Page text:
When it comes to tech, what we’ve observed is that most companies have already gone through digital transformation, but until now, their behaviour hasn’t changed. For example, virtual collaboration tools like Zoom have long been available (and even installed on laptops), but the rapid change to remote working throughout the pandemic has meant the behavioural shifts required to usher in the future of work are now occurring out of necessity. Simply put, the technology has been there, but adoption has now accelerated and employees are or will be returning to work post COVID-19 with an evolved way of working.
With 74% of companies planning to permanently shift to more remote work post COVID-19, what can we expect to see in the future of work post COVID-19?
Whether companies decide to go entirely virtual or work towards a hybrid workforce with employees both in a physical workplace and working virtually, there will be challenges for remote working in Australia around collaboration, connectivity and culture:
And while things may appear rosy right now (less commuting and greater productivity!), as remote working continues into the long term, we’ll see further impacts arise.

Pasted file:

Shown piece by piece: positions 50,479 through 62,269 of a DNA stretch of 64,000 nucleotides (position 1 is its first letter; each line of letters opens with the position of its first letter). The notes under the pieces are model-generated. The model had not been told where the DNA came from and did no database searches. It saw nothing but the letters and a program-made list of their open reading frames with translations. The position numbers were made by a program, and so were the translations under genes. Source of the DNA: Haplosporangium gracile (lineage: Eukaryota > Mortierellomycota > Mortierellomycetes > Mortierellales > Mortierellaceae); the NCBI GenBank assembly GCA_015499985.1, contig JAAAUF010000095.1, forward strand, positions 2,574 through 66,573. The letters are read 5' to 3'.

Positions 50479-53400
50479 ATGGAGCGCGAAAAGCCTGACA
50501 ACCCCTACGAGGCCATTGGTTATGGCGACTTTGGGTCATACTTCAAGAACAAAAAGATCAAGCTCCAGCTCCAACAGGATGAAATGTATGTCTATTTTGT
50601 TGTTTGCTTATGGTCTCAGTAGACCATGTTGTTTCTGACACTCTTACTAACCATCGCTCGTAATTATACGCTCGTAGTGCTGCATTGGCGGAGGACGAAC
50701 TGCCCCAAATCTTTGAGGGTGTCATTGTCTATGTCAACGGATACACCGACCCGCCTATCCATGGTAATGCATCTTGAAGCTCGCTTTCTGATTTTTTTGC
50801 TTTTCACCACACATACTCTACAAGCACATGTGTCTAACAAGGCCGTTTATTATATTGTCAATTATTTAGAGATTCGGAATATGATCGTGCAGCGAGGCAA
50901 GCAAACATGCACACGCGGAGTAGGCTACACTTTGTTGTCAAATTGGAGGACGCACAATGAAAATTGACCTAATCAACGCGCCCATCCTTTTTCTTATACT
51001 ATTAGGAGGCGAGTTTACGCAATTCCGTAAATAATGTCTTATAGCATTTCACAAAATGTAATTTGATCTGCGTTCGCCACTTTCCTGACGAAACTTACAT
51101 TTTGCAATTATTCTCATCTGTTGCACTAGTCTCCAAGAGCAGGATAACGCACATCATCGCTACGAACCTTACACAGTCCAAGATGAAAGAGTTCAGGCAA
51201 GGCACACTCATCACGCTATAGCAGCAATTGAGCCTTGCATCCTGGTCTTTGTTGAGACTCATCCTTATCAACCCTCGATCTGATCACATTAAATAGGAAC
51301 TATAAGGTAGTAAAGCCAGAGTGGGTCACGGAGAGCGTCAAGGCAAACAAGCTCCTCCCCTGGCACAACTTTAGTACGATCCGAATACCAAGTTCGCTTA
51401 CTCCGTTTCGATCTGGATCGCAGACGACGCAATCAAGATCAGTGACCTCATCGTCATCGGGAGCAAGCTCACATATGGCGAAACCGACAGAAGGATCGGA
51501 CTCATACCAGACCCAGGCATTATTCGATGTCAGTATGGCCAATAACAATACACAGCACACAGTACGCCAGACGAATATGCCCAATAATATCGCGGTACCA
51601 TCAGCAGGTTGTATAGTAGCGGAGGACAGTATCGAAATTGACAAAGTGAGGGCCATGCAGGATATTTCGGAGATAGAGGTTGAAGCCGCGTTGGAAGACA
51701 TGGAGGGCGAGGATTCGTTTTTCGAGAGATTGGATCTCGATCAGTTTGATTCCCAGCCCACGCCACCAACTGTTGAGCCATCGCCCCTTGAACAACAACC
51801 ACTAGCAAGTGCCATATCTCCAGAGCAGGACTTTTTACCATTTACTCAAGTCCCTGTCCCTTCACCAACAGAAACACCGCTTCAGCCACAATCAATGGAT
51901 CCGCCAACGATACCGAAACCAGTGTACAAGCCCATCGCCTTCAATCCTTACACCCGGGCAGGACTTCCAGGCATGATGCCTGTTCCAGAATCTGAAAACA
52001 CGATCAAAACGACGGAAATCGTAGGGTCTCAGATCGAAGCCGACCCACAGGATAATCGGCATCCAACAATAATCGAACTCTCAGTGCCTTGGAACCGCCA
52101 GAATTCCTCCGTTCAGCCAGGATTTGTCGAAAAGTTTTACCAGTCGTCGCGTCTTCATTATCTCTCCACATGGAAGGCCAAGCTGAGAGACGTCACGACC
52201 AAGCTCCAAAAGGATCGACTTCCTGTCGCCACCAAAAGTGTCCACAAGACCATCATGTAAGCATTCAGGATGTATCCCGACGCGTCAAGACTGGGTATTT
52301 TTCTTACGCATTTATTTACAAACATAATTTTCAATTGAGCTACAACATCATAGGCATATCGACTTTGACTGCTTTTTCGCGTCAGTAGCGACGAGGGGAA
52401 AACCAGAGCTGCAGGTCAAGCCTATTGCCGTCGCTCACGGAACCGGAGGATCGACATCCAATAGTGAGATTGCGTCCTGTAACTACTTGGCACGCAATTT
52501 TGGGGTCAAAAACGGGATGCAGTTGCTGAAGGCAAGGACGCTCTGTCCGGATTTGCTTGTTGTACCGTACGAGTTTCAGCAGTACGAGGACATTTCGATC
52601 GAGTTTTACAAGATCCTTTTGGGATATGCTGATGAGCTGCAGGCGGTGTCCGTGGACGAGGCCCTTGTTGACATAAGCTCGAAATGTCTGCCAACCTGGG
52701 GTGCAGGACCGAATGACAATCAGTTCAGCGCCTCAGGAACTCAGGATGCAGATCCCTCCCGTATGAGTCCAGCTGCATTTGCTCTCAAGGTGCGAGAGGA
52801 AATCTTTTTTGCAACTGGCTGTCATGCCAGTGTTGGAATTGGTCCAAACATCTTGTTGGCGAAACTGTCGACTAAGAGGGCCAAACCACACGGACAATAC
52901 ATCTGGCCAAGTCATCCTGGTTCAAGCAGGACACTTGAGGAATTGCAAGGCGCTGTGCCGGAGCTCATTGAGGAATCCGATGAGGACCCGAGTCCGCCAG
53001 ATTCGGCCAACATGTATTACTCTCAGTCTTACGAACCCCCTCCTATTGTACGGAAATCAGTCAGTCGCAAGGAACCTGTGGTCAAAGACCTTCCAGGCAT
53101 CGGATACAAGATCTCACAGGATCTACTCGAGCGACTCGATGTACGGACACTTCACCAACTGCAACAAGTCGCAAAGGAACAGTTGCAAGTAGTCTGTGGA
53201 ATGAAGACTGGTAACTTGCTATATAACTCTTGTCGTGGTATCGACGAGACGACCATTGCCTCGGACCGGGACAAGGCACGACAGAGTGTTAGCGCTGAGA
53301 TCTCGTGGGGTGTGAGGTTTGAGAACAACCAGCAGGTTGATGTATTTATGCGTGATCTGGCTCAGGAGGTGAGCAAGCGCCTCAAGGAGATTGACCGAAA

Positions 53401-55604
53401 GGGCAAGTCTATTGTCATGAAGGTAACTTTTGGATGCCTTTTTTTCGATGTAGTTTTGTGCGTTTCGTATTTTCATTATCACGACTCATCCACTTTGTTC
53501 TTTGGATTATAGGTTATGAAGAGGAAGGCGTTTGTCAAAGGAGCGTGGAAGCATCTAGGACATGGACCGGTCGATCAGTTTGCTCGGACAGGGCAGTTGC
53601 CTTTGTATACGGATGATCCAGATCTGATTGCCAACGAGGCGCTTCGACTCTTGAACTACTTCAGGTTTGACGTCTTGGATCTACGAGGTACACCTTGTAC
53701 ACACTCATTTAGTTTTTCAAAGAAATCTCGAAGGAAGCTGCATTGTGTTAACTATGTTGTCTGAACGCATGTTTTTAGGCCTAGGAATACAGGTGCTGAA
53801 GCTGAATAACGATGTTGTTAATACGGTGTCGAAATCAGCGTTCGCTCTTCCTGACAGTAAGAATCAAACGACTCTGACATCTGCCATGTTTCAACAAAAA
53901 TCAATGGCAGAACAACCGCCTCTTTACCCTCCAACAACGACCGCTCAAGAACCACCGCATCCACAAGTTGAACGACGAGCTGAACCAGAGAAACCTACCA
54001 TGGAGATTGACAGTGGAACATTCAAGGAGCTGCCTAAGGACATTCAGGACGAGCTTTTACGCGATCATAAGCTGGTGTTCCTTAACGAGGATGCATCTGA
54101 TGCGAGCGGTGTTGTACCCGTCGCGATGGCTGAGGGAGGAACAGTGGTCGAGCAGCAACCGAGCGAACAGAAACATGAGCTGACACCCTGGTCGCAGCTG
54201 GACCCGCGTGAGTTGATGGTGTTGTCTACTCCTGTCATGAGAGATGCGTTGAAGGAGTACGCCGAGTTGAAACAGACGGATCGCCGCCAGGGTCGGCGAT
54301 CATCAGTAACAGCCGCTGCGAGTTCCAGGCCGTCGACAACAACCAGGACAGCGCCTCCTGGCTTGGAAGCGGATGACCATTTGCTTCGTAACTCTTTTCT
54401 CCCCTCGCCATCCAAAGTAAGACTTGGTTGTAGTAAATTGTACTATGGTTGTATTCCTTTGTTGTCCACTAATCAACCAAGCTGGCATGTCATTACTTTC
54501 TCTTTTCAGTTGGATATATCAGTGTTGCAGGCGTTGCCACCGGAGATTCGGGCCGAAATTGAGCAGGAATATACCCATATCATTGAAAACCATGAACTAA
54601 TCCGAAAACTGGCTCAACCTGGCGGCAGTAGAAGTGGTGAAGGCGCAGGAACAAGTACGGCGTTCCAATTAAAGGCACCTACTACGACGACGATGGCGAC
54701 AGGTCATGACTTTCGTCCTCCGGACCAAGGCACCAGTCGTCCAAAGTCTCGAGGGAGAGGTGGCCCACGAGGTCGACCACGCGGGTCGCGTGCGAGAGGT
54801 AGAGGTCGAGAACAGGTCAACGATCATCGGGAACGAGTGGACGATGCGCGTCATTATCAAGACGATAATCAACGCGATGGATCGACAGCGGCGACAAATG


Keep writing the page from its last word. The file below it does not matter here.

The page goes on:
The future workspace will require more virtual spaces where employees physically in the office can easily connect with dispersed remote colleagues. At the moment, these spaces take advantage of video conferencing technology, but 3D telepresence (hologram) will likely make an impact down the line.
Collaboration and teamwork
Although collaboration doesn't have to happen face-to-face for it to be successful, it is almost always easier to encourage powerful co-creation when people are in the same physical space. Although not ideal, the reality is that the need for virtual collaboration is only growing. Tools like Slack, Zoom, Microsoft Teams, Google Drive make it possible for dispersed teams to come together and work with one another virtually.
Employee engagement and company culture